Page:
Bask in the goodness of Vitamin D- The New Indian Express

Express news service

HYDERABAD: Vitamin D, produced by the body when exposed to sunlight, is essential for general health and well-being. It plays a vital role in maintaining healthy bones and teeth. Unfortunately, it is the most underdiagnosed nutritional deficiency in the world.

Prevalent in individuals regardless of age, sex, race and geography, one study shows that over 70% of Indians suffer from it despite the country’s tropical climate. However, the condition cannot be treated unless proper treatment is given. Read on to find out why

Vitamin D is so important. Why is it important for bones?

Calcium is one of the main building blocks of strong bones, and Vitamin D helps the body absorb it. Along with calcium, vitamin D helps keep osteoporosis at bay, protects bone mass and prevents fractures

Causes of Vitamin D Deficiency

  • Not spending enough time outdoors, poor exposure to sunlight
  • Food sources and supplements rich in vitamin D are not within the reach of many
  • Eating habits that contribute to a low intake of calcium and vitamin D in the diet
  • Unspaced pregnancies cause deficiency in both mother and baby

Symptoms

  • Hair loss, slow wound healing, depression, fatigue, low immunity
  • Bone pain in the lower back, hips, pelvis, thighs and feet
  • Frequent presence of hairline fractures causing tenderness and pain
  • In rare cases, severe deficiency (osteomalacia) causes severe pain in the bones

In children

  • Cramps, convulsions and breathing difficulties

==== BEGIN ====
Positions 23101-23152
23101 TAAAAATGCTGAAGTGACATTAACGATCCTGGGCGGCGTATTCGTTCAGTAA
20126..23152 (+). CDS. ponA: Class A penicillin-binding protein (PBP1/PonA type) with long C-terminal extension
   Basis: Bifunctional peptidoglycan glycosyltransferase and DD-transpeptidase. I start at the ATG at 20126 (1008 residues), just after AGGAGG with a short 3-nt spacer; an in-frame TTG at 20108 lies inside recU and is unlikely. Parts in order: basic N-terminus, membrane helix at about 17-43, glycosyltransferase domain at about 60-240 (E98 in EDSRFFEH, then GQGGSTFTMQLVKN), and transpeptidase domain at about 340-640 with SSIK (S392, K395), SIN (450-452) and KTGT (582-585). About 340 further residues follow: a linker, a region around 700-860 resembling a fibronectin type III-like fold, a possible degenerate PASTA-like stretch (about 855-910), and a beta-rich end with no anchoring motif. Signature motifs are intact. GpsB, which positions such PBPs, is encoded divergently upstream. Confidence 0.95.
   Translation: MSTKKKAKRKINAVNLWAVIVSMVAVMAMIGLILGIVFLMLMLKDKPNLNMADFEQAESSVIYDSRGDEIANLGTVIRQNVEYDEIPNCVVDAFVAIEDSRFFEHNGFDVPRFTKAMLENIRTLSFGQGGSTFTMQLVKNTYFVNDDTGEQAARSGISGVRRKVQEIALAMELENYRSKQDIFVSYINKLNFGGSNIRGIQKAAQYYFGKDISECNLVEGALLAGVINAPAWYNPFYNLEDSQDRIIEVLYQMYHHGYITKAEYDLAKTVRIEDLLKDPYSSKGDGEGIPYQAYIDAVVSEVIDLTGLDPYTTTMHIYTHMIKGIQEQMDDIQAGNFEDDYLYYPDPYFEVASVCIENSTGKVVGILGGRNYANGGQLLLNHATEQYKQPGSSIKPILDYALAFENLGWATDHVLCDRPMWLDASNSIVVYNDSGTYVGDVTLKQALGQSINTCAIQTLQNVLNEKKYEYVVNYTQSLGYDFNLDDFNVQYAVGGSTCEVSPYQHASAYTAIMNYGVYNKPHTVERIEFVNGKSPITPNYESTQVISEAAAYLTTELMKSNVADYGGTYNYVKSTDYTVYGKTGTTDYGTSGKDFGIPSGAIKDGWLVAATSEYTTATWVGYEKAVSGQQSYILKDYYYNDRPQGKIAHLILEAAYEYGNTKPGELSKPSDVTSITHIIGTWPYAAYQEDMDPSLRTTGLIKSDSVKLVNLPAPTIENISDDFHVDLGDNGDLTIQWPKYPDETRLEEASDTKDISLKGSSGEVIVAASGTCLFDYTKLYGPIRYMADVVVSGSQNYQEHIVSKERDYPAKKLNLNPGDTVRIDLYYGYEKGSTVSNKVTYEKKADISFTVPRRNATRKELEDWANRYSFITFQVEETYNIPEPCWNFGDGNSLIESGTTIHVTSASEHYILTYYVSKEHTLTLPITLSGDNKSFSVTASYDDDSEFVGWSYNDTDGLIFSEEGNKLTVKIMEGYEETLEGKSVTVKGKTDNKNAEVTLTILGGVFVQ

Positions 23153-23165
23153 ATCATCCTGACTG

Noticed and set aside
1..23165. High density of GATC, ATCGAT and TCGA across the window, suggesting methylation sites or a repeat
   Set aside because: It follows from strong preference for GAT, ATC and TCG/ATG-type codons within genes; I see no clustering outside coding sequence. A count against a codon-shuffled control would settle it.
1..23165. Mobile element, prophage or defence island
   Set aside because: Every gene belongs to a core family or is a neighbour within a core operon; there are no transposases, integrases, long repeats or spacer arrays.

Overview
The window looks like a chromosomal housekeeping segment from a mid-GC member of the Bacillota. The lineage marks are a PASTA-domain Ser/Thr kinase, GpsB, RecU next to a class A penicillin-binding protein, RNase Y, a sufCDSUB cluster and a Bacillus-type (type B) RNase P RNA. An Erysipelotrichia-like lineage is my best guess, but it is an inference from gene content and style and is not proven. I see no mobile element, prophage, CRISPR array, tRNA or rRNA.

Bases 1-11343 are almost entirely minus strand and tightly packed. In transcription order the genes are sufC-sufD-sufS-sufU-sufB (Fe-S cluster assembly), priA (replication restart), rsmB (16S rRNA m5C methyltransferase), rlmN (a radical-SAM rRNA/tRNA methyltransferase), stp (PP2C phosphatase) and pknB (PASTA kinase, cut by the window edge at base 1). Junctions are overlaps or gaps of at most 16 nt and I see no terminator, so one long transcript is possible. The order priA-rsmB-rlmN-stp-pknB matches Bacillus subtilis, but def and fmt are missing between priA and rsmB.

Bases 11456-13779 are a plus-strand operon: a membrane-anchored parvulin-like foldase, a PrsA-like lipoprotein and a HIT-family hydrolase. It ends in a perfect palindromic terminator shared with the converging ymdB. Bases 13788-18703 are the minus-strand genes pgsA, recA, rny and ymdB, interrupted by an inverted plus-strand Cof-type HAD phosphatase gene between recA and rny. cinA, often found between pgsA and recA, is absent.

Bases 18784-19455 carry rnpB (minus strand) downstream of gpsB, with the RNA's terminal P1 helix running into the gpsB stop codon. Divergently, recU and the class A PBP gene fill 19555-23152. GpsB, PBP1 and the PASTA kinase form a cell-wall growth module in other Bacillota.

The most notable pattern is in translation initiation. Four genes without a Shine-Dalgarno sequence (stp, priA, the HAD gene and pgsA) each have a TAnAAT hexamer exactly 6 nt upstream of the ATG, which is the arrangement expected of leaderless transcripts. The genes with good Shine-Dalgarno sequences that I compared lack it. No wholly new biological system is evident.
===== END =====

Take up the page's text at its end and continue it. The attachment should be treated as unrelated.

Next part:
In children

  • It can lead to a condition called rickets, in which the bones become weak, soft and deformed (arched legs)
  • Poor growth, tooth retardation, irritability, infections, and breathing problems (due to a soft rib cage)

In adults

  • In adults, especially in postmenopausal women, low levels of vitamin D can increase the risk of osteoporosis (thinning of the bones), making them prone to fractures

Diagnosis

  • Vitamin D levels can be diagnosed with a simple blood test
  • In the case of children, a wrist X-ray is taken to see how the bones are developing

How much vitamin D to take

Vitamin D is fat soluble (D2, D3), so the body can store it and it should fall within the range of 30-60 ng / mL

  • Babies from birth up to one year should take a supplement in the form of drops (8.5-10 micrograms / day)
  • A vitamin D supplement of 15 mg (600 IU) is required daily for pregnant / breastfeeding / menopausal women and those over the age of 65
  • Older people will need more, around 800 IU / day

How to get enough vitamin D.

  • 20-30 minutes of midday sun exposure 2-3 times a
  • In the colder months, exposure to the UV lamp will do its job
  • Most foods contain very little vitamin D. Eating fortified foods can help. Foods rich in vitamin D are fatty fish, egg yolk, orange juice, mushrooms, red meat, liver, cod liver oil
  • Supplements in the form of tablets, powders or liquids. In some severe cases, Prognosis injections
  • Maintenance treatment is important to avoid further deficiencies
  • Avoid self-medication as taking too much vitamin D (vitamin D toxicity) can be harmful

(Dr. Dasaradha Rama Reddy Tetali, Consultant orthopedic surgeon, Yashoda Hospital, Somajiguda)

Haddi friend
Dr. Dasaradha Rama Reddy

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